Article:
It is the first time Canterbury has elected a Labour MP since the constituency was formed in 1918.

Sir Julian, a Brexiteer and former defence minister, was awarded a knighthood in the New Year honours.

Ms Duffield won 25,572 votes, pushing Sir Julian into second place with 25,385 votes, a difference of 187 votes.

Ben Gummer, author of the Tory manifesto and Cabinet Office minister

Image copyright PA

Ben Gummer, author of the Tory manifesto, lost to Labour by fewer than 1,000 votes.

The Cabinet Office minister, who had been the Ipswich MP since 2010, got 23,393 votes, compared to 24,224 votes for Labour's Sandy Martin.

The manifesto included big changes to social care funding in England, which drew criticism from former government advisor Sir Andrew Dilnot and opposition parties.

Mr Gummer said: "What I've not often spoken about is, what I'm thankful for, is that I've learned so much from being a member of parliament, more than I could ever have hoped to have learnt in another role, and I feel a better person for it with broader opportunities and views than I otherwise would have had."

Financial secretary to the Treasury Jane Ellison

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Media captionThere was a 10% swing from Conservative to Labour

Financial secretary to the Treasury Jane Ellison lost her seat in Battersea to Labour's Marsha de Cordova.

Ms Ellison had been the Conservative MP since 2010.

She got 22,876 votes to Ms de Cordova's 25,292.

Culture, Media and Sport Minister Rob Wilson

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Tory Rob Wilson, who had held Reading East since 2005, lost to Labour's Matt Rodda with a 16% swing.

Mr Rodda won with a majority of 3,749 - overturning Mr Wilson's previous 6,520 majority.

Health Minister Nicola Blackwood

Image copyright AFP
Image caption Theresa May with Nicola Blackwood on the election campaign trail in Abingdon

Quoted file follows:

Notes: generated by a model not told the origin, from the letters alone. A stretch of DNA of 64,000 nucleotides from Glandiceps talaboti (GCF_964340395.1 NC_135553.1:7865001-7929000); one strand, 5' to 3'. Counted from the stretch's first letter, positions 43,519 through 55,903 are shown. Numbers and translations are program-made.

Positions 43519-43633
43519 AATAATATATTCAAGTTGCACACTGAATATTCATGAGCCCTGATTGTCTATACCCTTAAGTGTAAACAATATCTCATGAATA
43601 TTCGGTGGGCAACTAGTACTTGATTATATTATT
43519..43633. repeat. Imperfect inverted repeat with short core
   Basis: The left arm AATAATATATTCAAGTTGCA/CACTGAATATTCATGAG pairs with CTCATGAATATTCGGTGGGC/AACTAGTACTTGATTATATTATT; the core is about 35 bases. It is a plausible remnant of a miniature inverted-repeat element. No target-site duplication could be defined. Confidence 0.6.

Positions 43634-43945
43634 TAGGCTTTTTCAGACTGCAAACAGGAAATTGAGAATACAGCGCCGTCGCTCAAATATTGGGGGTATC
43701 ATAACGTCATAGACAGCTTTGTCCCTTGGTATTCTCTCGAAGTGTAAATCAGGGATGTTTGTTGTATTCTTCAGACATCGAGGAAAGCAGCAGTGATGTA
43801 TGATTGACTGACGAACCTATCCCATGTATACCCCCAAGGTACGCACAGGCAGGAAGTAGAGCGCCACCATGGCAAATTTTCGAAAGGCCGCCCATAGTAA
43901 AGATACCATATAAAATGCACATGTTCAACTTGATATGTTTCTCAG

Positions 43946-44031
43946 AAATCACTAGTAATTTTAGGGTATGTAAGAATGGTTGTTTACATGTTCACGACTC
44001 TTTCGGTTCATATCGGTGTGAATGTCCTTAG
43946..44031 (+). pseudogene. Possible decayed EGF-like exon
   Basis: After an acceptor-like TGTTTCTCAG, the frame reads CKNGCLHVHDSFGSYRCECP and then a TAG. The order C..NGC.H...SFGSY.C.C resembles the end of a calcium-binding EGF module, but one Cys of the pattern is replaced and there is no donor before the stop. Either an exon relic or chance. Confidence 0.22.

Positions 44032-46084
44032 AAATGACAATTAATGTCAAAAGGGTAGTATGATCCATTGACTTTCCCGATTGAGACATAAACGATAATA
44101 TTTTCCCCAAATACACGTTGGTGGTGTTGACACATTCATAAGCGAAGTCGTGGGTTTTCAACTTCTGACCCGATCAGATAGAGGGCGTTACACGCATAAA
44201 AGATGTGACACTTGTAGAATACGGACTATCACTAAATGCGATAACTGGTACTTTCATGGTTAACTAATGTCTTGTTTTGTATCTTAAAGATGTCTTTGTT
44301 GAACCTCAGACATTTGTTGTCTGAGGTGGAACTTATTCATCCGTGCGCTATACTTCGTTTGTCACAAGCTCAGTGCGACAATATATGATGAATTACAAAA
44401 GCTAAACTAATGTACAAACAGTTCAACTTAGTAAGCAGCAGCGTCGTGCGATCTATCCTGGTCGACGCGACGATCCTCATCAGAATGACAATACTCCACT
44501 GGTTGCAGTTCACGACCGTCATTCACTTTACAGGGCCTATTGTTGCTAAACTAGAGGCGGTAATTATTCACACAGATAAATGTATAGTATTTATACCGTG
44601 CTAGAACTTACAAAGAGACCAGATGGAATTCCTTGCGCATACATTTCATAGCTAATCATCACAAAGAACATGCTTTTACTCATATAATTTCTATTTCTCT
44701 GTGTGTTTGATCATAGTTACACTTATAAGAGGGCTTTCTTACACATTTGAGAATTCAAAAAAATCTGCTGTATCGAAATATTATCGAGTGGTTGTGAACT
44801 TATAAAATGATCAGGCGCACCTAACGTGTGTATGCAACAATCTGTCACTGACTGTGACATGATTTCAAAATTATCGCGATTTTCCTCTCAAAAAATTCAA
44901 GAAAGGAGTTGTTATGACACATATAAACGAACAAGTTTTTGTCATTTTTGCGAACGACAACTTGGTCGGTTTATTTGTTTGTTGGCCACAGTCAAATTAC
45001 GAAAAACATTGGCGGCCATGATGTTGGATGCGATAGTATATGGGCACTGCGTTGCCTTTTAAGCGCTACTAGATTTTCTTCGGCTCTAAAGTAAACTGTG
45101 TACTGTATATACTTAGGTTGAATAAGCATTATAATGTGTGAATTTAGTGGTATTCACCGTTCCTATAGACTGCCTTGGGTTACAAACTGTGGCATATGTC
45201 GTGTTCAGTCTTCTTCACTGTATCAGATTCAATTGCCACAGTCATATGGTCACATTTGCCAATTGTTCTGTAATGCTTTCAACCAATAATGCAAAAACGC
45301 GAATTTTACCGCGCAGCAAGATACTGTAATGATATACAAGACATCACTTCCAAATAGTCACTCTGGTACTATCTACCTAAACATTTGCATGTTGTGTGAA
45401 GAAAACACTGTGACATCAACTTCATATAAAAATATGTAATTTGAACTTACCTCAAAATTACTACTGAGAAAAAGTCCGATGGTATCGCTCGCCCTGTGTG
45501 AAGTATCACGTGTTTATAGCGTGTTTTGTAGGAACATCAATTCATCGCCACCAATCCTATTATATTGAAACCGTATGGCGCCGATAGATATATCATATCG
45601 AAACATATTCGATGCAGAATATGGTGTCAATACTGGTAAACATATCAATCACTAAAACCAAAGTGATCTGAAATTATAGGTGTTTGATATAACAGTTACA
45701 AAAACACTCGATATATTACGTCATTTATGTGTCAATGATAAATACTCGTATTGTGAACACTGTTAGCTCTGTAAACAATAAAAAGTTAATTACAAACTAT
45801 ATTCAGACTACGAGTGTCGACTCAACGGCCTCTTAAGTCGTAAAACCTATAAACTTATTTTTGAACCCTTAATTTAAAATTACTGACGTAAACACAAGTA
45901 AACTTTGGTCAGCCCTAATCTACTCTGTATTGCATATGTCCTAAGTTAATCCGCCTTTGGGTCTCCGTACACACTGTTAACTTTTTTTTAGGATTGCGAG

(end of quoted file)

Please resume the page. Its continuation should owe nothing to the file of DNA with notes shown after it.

The Liberal Democrats overturned a Conservative majority of almost 10,000 votes to win Oxford West and Abingdon from minister Nicola Blackwood.

Layla Moran won the Oxfordshire seat by 816 votes - 26,252 to 25,440 - with an almost 15% swing away from the Tories.

Ms Blackwood had been MP for the area since 2010.

International Development Minister James Wharton

Image caption James Wharton had held Stockton South since 2010

Ex-Northern Powerhouse Minister James Wharton was ousted by Labour in Stockton South.

A recount was held before the result was confirmed, but Paul Williams secured 26,102 votes, 888 more than Mr Wharton - who had held the seat since 2010.

Mr Wharton said: "Clearly it was a very disappointing result.

"I have been very privileged and fortunate to represent my home town to the best of my ability."

Economic Secretary to the Treasury Simon Kirby

Image copyright Conservative Party

Tory minister Simon Kirby lost to Labour's Lloyd Russell-Moyle in Brighton Kemptown, on an 11% swing.

Mr Kirby has been an MP since 2010.

BBC Sussex political reporter Ben Weisz said: "Lloyd Russell-Moyle didn't just unseat Treasury Minister Simon Kirby.

"He got a majority of nearly 10,000. Kemptown is no longer a marginal."